Republicans are moving step by step closer to their long-term goal of declaring unions illegal. They are getting more brazen about it too. Fresh off the Alaska shitshow to destroy its higher education system, it now seeks to effectively eliminate public sector unionism.
The aftershocks of the Supreme Court’s blow to organized labor continue to reverberate. Janus v. AFSCME, the court’s 2018 5–4 decision, granted public sector employees in every state a right to reap the benefits of union representation without paying for them. Backers of the litigation intended to weaken unions’ bargaining power and drive them into financial ruin. Many workers seized upon this opportunity to free-ride: After the ruling, at least 210,000 workers who previously paid fair share fees (also known as agency fees) to cover the cost of collective bargaining stopped paying a penny to their unions. AFSCME, the union at issue in Janus, lost a staggering 98 percent of its fair share fee payers.
But what about public sector employees who want to retain union membership and pay dues? On Tuesday, Alaska Attorney General Kevin Clarkson announced a plan to make it more difficult for the state’s employees to pay for union membership even if they want to. Clarkson’s scheme would place onerous new burdens on union membership in the name of free speech, using the power of the state to effectively dissuade workers from bargaining collectively. It goes so far beyond Janus that it creates First Amendment problems of its own.
To no one’s surprise, Janus led to a mass exodus of fair share fee payers. But membership in the country’s major public sector unions has remained relatively stable or even grown slightly. Because the outcome of the case was entirely predictable, organized labor was immediately prepared to counteract it. The small uptick in membership is not always enough to counteract the effect of Janus on the union’s bottom line, though it has forestalled financial ruin.
Clarkson wanted to change that. In response to a request from Alaska Republican Gov. Michael J. Dunleavy, the attorney general urged an overhaul of the process by which the state’s public workers participate in unions. Clarkson took a sweeping view of Janus’ requirement that workers who wish to “waiv[e] their First Amendment rights” by supporting a union must “clearly and affirmatively consent” to any payment with “clear and compelling evidence.” Right now, under Alaska law, unions collect payroll deductions from union members who provide written authorization. That might seem to meet the Janus standard; there isn’t a much clearer form of consent than a declaration of an individual’s intent.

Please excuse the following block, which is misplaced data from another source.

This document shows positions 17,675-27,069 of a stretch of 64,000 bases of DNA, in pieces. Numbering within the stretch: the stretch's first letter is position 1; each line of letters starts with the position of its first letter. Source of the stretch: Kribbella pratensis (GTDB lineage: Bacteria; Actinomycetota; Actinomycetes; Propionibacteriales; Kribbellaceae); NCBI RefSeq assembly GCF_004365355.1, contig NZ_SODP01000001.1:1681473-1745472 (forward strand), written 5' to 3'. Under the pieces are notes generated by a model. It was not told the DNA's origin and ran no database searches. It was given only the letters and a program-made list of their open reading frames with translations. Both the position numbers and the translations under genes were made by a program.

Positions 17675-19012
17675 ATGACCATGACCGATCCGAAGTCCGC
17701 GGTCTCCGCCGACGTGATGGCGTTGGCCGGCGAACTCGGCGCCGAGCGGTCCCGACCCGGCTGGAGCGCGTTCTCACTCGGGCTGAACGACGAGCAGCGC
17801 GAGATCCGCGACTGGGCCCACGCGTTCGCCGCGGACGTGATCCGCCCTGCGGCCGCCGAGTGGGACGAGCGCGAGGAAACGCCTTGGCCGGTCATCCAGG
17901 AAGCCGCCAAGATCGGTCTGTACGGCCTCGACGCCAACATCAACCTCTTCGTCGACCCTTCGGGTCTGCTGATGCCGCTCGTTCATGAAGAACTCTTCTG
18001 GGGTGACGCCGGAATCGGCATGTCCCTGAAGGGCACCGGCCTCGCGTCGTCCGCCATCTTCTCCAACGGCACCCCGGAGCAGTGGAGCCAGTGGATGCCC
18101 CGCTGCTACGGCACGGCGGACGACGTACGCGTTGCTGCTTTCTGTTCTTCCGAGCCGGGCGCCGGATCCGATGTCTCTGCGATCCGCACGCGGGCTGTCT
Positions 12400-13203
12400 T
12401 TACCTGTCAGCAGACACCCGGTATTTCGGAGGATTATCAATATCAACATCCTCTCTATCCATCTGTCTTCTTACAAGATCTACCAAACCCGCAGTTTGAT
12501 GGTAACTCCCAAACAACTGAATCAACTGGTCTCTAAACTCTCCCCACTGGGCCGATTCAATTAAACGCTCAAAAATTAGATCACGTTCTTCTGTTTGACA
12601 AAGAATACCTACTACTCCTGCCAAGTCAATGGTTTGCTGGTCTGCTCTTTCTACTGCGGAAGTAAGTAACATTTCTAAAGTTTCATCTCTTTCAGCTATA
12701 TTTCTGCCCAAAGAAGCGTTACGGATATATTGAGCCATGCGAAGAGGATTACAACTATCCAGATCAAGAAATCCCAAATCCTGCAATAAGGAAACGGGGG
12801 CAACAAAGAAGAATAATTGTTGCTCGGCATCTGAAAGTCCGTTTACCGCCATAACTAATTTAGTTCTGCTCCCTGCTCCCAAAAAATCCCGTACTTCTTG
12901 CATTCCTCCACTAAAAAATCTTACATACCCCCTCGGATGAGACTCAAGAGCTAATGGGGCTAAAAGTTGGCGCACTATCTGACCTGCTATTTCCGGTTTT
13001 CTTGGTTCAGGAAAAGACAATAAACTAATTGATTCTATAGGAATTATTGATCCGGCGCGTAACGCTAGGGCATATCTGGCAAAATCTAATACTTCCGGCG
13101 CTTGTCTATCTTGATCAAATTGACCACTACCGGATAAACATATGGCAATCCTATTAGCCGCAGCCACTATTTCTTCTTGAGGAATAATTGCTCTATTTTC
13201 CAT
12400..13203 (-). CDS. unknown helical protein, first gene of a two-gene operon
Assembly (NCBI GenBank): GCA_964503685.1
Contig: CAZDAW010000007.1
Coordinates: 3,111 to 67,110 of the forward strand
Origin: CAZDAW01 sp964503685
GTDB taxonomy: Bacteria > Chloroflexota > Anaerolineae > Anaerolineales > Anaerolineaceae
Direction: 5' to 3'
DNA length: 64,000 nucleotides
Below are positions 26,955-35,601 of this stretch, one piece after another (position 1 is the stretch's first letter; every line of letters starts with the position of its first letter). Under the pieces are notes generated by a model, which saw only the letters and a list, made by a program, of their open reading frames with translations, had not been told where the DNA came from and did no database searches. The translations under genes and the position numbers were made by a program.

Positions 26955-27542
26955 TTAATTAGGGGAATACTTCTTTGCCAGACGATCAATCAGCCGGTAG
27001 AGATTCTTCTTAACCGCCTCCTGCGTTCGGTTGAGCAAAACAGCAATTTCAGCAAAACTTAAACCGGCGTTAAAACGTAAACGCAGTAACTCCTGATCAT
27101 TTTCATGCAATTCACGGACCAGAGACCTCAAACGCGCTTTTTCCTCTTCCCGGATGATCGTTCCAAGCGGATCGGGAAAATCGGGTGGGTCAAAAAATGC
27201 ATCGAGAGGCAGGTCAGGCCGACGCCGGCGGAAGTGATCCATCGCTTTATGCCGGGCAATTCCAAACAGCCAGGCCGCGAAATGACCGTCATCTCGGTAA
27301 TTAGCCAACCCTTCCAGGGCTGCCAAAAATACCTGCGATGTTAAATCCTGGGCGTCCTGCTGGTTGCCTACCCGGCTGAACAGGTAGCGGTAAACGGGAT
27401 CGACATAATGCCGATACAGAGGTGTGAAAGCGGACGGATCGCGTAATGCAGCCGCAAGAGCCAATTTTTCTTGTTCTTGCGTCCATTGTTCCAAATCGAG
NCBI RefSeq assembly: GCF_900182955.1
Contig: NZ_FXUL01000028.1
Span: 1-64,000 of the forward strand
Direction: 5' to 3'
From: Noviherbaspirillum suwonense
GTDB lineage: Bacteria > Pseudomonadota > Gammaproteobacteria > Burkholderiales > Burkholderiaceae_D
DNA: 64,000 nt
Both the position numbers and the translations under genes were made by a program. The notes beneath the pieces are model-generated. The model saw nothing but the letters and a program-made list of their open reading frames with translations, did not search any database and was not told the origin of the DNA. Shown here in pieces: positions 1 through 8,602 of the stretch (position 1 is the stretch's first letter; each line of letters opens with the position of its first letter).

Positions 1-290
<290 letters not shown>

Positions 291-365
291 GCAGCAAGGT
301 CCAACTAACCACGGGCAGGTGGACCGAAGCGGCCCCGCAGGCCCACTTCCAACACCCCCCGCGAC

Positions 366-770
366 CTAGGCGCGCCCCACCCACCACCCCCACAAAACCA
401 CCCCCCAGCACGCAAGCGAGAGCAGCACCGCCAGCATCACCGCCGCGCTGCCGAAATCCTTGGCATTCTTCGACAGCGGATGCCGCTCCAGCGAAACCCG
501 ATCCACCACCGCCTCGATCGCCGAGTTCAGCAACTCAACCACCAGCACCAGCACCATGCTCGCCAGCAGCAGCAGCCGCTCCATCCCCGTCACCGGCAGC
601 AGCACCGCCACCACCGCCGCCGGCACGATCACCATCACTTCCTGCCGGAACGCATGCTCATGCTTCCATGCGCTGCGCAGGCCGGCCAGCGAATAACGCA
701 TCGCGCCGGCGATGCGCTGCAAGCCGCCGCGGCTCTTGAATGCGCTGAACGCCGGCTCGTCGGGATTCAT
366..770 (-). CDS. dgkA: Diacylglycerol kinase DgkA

But to Clarkson, explicit consent is not enough. The attorney general insisted that the current system does not “ensure that [state] employees are being told exactly what their First Amendment rights are before being asked to waive them.” Moreover, “there is no guarantee that the unions’ forms clearly identify … information about the consequences of the employee’s decision to waive his or her First Amendment rights.” Nor is there any “guarantee that the employee will be told what kinds of speech a particular union will engage in.” According to Clarkson, “without that knowledge, a waiver of the employee’s rights against compelled speech can hardly be considered knowing and intelligent.” Finally, because workers provide consent directly to the union, “this process is essentially a black box the State cannot peer inside of.”
To remedy this putative problem, Clarkson recommended that the governor create an online system and new written consent forms that repeatedly ask union supporters if they’re sure they want to pay. Employees must tell the state that they wish to pay union dues or fair share fees every year. If they miss the opt-in window, they don’t pay that year.
Clarkson’s plan allows the state to warn workers about the “consequences” of their decision to “waive [their] First Amendment rights.” They may be told, as Clarkson wrote, that if they help fund the union, they will be “powerless to revoke the waiver of their right against compelled speech.” And if they become “unhappy with the union’s message,” they will still be “forced … to see their wages docked each pay period for the rest of the year to subsidize a message they do not support.”
This is the bigger tell:
This strategy appears to come straight from another conservative playbook. If it’s implemented, unions would be treated like abortion clinics in red states: heavily regulated and compelled to provide a state-mandated script explaining all the reasons why workers should not want to join a union. Employees themselves, meanwhile, would be treated like abortion patients in red states: forced to hear the state explain why they should not make a certain choice before they are allowed to choose.
The anti-abortion parallel is no coincidence. Clarkson is a staunch conservative who previously worked as an anti-abortion and anti-LGBTQ activist. He defended a homeless shelter’s right to turn away trans people and a borough’s ability to bar Jews and Muslims from delivering invocations at assembly meetings. His recommendation to Dunleavy seems to draw on his earlier advocacy as a culture warrior.
Bingo. Republicans want to do to unions what they are doing to abortion clinics. And there’s every reason to think that this might work. I mean, if Alaska creates this crazy policy, it’s possible that it is unworkable in its current form. This is not fully thought out. But do you think the Supreme Court would get in the way? Ha ha ha ha ha, I should take this material on the road. The only way this would not get 5 votes is if Roberts decided it was too loco to do in one fell swoop. But the overall path is right there.
In conclusion, every public sector worker who did not vote for Hillary Clinton is partly responsible for the decline of their unions in this country.